I’m thrilled to announce that I just released my new book, How to Detect Lies, Fraud and Identity Theft. I thought you’d enjoy a quick excerpt from the identity theft chapter.
How to Detect Identity Theft and Fraud
The crimes we hear so much about these days are usually cyber crimes – someone intercepts a wire transfer for your mortgage down payment or opens a credit card, online, in your name and goes on an internet shopping spree. What we don’t hear about is how much financial crime happens in person.
There are countless incidents of in-person fraud and identity theft. Folks who aren’t who they say they are go into banks all the time and apply for credit cards, apply for loans, and open accounts. Payday loan stores give loans to people who fake their identity all the time. Business owners who actually are who they say they are may show up to their loan appointment with a fake profit-and-loss statement.
How can you detect these thieves that are right in front of you?
According to master interrogator, Stan Slowik, ask a string of questions that are increasingly more complex that only the actual person will know. Hopefully, you already know the answers to them. If you notice hot spots as the questions get more challenging, they may not be who they say they are. If you don’t see any hot spots, their answers are either all true or all lies. According to Stan, what shifts the most as the questions get more detailed is their timing.
The actual person should have spontaneous answers to questions like, “Where do you live now?” “Where did you live in the past?” “What’s your mom’s maiden name?” and “What’ your dog’s name?”
Fortunately, many of these types of questions are on any application. If the application is on paper, get them to fill it out and, then, just casually verify the answers when you talk with them. And if you start up a friendly conversation to add in some extra questions, that helps, too. Here’s how a conversation could play out:
Name. How do you spell that?
Spouse name? And how do you spell that?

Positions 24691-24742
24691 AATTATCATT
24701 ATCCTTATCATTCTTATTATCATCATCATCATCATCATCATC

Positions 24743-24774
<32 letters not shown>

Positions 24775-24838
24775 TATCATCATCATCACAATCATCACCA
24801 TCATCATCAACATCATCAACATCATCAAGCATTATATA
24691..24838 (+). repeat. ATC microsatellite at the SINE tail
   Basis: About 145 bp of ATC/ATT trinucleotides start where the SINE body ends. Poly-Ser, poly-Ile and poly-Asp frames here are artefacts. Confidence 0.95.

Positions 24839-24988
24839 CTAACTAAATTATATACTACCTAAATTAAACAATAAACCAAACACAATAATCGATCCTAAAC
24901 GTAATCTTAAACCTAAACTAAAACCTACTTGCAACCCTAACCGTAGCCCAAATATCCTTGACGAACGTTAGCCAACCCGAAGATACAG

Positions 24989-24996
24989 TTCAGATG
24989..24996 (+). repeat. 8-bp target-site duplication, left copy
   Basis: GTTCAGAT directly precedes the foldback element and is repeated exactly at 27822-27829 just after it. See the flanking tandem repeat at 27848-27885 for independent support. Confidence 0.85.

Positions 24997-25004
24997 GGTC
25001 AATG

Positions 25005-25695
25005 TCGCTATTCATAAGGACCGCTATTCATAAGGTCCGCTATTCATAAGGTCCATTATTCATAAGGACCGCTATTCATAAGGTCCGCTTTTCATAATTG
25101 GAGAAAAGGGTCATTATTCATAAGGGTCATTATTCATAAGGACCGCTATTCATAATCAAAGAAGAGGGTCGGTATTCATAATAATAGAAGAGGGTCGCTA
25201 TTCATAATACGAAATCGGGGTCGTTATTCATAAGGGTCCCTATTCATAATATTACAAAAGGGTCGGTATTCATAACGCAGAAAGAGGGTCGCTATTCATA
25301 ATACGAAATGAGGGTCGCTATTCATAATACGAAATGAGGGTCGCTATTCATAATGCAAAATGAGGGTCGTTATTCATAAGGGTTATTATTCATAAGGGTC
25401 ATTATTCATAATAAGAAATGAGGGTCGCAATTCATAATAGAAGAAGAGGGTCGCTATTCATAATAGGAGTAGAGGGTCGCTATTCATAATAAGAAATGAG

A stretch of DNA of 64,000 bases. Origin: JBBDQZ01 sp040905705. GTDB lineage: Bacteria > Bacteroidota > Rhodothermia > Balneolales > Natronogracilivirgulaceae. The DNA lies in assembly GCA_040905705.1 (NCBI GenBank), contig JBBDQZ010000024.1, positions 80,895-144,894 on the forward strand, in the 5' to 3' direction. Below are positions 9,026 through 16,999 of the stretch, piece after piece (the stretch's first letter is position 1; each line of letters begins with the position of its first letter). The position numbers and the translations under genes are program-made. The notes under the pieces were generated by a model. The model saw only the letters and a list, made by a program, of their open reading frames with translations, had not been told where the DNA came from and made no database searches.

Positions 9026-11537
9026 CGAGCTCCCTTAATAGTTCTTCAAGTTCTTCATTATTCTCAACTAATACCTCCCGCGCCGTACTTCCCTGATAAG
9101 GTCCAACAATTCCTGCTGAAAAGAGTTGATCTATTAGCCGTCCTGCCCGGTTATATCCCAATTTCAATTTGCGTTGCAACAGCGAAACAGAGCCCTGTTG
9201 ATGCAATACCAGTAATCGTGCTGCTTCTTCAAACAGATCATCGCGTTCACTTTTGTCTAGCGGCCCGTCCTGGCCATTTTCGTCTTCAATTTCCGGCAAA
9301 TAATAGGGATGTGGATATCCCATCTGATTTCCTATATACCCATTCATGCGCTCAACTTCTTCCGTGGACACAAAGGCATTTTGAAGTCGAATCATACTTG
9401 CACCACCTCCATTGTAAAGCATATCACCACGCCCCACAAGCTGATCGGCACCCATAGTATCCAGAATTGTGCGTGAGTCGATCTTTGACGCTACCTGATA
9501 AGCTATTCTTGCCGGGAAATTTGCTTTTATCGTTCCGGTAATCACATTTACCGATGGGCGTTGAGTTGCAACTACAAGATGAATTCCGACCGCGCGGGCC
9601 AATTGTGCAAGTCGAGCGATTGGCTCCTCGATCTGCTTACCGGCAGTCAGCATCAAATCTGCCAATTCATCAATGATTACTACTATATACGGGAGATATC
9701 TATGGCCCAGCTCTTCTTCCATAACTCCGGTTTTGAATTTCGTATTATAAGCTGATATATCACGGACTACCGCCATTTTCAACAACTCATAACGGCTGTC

Address? How do you spell that street and what’s the zip again? I can’t quite read your writing.
Can you confirm your birthday?
What’s your social security number?
During conversation, be sure to say things like how many kids do you have? Oh, I have kids, too. What grade are yours in?
IMPORTANT: If you’re taking their information verbally and typing it into the computer, make sure you look at them! It’s easy to bury your head behind the screen. If you do that, you’ll miss the hot spots in their reaction.
The complex questions get easier to ask with business loans. Of course, you’ll ask the standard info. But, drilling down on the details of how they’re going to pay you back will be revealing. Some of the questions could include:
What are your profit margins the last three years?
How are you going to cover the costs of having two offices since you’re moving out during the renovation?
How exactly are you going to get the business to support your new expanded manufacturing capacity?
Taking the time to drill deep into the complexities of who a person is or how they plan to use the money you loan them will show everything you need to know about the real level of risk you’re taking. Here’s a quick story:
Are they really who they say they are?
Luis Tavel– Professional Speaker, former police officer
One story that sticks in my mind is from early 2009, during a trip to San Diego to a film festival for work. I HAD to spend a torturous 10 days in San Diego in February and I had already been there three days. The hotel bar served the best pesto chicken sandwich on the planet, and I was yet again at the bar for lunch with a co-worker, enjoying one.
We struck up a conversation with a guy, who seemed nice and personable – almost too nice for my taste, and so, my former cop-mind perked up and I started asking myself what was wrong with the picture.
It became obvious he was lying when I asked where he was from – you know, him being at a hotel and all – and he said Colorado. I told him, so was I, and inquired whereabouts in Colorado he was from… “Denver” he said. Me: Denver is a big place … I said “Denver, south Denver? Downtown? Littleton?” Him: “yes, Littleton!” I said “Cool, I grew up in Littleton. Where in Littleton?” Him: “you know, right in the middle.” Me: “Okay…like near Columbine?” Him: “Yeah, right there!” Me: “Oh, yeah…I love that area of town … what’s the name of the park right there?” I asked that, knowing that anyone from near Columbine would know the name Clement Park. Of course, he had no idea and I decided to end the conversation shortly after that.
A few minutes later, there were two San Diego Police officers standing behind him who proceeded to arrest him. Turns out, he was staying at the hotel on a stolen identity and paying for everything with a stolen credit card.
Thankfully, I didn’t accept his offer to buy my buddy and me a drink.
Want to get a copy of How to Detect Lies, Fraud and Identity Theft for yourself?
Just $14.95 + shipping (and that’s the truth)